There’s nothing wrong with slowing down or simplifying. In the long run, it’ll be to both your and your patrons benefit as it’ll be easier for you to keep creating.
Bless you truly, it’s nice to meet a kind soul such as yourself. I will take care of myself better. Thank you for your advice
True, I’m planning on doing that tonight. Changing most of my stuff
I’ve felt burnt out at times too - I think one of the more challenging aspects of being a creator in our virtual world is this push to make/produce as much as you possibly can. We all feel it. With benefits for patrons, I’ve changed mine a lot during the past 4 years and although some of my patrons are just “support driven” in that they want my YouTube channel to keep going and don’t care what rewards I offer, most are both support and benefit driven - they appreciate having a little simple something extra. I try to keep the rewards simple though - it’s easy to take on too much.
I think that’s what I have to figure out, how to simplify my benefits.
Good nights sleep dust down and go again tommorrows another day the communications overhead of doing social media can be crushing. I find the best thing to do is remove all social media comms from your smart phone and have it all on your computer. this way you can escape it and have some normal life when you need to.
Subscription churning is a reality. People subscribe to get their benefit, then they cancel if there’s nothing more coming the next month they didn’t get when they subscribed. You need to always have new items people want each month (it has to be something relevant, because if you give them 10 items and only one extra per month, they might not stay around, or come back half year later to get all six, you get the point). Some people are nice and generous because they genuinely want to support you on whatever you do, but most people come for the perks.
Thank you I actually did this and it’s been helping
This is so true, that’s how I get burnt out trying to get people not to depledge. The first of the month is coming and I need to prepare myself to a huge drop in numbers
what sort of numbers are you doing if you dont mind me asking how many total patreons and how many do you loose each month?
Yes, that’s how it goes. And some people get angry when they’re cut off on the 1st of the month if they paid later on the month, they tend to expect 30 days for each payment.
I think that, considering the subscription churning, it’s fair enough they pay on subscription day, then again on the first of the month, that way they have an extra incentive to stay long term, plus we sometimes have extra manual work each time someone subscribes or cancels, so a bit of rounding up is appreciated when you’re small creator.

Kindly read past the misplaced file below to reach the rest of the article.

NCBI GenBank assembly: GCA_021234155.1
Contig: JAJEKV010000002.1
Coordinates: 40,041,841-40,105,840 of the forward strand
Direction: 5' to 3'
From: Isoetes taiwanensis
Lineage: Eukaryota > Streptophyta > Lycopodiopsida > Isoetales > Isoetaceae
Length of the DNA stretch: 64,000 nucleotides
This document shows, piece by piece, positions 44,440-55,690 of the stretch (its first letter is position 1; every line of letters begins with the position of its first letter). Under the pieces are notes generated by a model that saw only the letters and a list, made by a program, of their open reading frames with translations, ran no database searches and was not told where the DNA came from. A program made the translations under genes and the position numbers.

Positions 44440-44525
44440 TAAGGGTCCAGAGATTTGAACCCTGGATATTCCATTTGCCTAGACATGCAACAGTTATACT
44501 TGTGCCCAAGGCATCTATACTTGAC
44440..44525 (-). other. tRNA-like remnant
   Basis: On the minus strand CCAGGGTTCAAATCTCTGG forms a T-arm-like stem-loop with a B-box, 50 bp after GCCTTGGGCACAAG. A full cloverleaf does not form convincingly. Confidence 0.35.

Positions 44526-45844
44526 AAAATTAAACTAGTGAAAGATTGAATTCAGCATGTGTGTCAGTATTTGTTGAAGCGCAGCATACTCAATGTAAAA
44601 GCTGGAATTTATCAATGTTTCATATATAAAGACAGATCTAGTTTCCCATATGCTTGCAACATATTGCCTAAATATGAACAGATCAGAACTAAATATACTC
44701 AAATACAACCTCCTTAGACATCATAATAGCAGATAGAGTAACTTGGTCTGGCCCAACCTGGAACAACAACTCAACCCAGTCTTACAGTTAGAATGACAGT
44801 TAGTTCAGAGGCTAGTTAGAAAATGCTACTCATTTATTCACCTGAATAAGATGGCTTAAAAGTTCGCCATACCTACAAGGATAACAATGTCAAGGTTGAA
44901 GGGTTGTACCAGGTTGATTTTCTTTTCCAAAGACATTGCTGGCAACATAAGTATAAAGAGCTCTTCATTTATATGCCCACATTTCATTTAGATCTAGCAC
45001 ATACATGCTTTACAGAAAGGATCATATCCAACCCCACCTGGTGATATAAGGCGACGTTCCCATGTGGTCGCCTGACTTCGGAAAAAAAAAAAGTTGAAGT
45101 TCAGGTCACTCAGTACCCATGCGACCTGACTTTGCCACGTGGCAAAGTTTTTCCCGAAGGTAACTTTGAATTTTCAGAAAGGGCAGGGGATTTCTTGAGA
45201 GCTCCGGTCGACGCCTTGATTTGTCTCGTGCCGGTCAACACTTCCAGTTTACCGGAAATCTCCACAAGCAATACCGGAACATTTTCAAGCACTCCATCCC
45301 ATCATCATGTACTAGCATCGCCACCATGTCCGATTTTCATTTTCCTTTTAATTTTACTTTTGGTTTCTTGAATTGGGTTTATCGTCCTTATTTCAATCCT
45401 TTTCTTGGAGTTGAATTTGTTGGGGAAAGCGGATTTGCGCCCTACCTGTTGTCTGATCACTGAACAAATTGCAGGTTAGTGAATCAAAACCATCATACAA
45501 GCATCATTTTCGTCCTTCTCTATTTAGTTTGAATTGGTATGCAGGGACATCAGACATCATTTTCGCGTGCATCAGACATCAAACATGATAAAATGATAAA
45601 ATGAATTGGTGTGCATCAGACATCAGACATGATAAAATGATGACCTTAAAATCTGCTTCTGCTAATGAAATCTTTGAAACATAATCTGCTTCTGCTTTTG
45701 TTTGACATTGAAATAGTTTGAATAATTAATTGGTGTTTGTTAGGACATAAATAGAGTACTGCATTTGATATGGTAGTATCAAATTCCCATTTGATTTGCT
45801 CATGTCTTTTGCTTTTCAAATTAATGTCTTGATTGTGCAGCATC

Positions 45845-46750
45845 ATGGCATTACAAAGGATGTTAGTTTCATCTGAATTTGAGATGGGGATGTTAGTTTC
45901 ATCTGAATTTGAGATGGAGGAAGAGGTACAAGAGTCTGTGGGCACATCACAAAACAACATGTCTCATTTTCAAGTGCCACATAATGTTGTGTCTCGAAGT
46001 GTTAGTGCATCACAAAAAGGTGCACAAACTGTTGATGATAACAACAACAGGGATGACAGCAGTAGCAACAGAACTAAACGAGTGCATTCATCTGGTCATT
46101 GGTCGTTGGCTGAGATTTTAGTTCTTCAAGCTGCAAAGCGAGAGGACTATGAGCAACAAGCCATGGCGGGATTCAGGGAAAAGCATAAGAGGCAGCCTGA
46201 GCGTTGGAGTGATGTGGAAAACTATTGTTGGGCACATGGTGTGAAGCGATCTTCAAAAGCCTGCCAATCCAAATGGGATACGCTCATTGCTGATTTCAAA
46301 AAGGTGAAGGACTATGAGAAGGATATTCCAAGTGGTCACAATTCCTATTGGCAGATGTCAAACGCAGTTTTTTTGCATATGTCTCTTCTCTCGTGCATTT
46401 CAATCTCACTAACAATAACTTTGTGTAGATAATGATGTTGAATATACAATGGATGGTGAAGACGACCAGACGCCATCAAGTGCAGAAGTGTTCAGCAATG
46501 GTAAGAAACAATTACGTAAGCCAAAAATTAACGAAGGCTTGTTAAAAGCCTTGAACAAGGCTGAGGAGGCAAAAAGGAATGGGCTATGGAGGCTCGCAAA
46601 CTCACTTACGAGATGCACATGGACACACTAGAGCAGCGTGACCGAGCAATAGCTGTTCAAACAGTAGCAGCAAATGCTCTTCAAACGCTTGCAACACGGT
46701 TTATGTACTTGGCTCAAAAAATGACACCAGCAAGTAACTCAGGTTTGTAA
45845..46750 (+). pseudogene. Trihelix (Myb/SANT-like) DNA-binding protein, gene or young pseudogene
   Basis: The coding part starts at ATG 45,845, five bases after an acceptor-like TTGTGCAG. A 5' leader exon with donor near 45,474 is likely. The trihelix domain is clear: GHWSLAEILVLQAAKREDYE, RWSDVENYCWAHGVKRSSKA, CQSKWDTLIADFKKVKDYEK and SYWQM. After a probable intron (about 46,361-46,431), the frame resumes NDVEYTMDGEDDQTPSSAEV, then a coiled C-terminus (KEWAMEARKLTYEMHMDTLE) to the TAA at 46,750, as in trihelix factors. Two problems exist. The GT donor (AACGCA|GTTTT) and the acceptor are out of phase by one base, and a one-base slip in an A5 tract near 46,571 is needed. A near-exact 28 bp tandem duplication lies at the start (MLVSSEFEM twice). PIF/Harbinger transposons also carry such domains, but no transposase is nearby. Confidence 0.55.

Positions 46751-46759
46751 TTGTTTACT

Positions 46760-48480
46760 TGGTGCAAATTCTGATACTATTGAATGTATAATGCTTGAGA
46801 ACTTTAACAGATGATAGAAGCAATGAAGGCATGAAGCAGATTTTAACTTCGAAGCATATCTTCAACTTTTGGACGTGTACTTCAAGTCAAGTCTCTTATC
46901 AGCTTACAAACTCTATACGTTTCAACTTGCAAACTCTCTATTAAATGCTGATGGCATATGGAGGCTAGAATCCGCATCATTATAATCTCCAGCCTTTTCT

I didn’t check my percentages to avoid the extra pressure, but I feel there’s always a significative number of depledges.
Now, it depends a lot on what you offer and your production cycle. Always hold off to release new content when you’re sure the people who depledged can’t access it without subscribing again. There’s also something called “involuntary churning”, which happens when the user does not cancel, but doesn’t pay either, sometimes they intentionally use prepaid cards (or freeze their cards) blocking recurring payments.
On that side, my experience shows that some people reach out when I message them quickly (I usually give them 24 hours to contact me), then fix their payment. But most don’t. Then, once you cut them off, some “suddenly” resubscribe, which means that some people will do whatever they can to get a freebie, sadly.
Now, I don’t know if it’s wrong or right, I don’t judge. We all know consumers love “discounts”. If they see us as someone who’s delivering them a service or product, they’ll treat us that way. Some understand they’re supporting a creator, they tend to stay. But It’s a matter of the time and quality of your relationship with them. I am very thankful for the support I receive (tiny community) and that support was essential, since ad revenue is just ridiculous since about a year ago (unless if you have rich viewers that click on ads and even purchase things LOL).
Sorry for the long reply.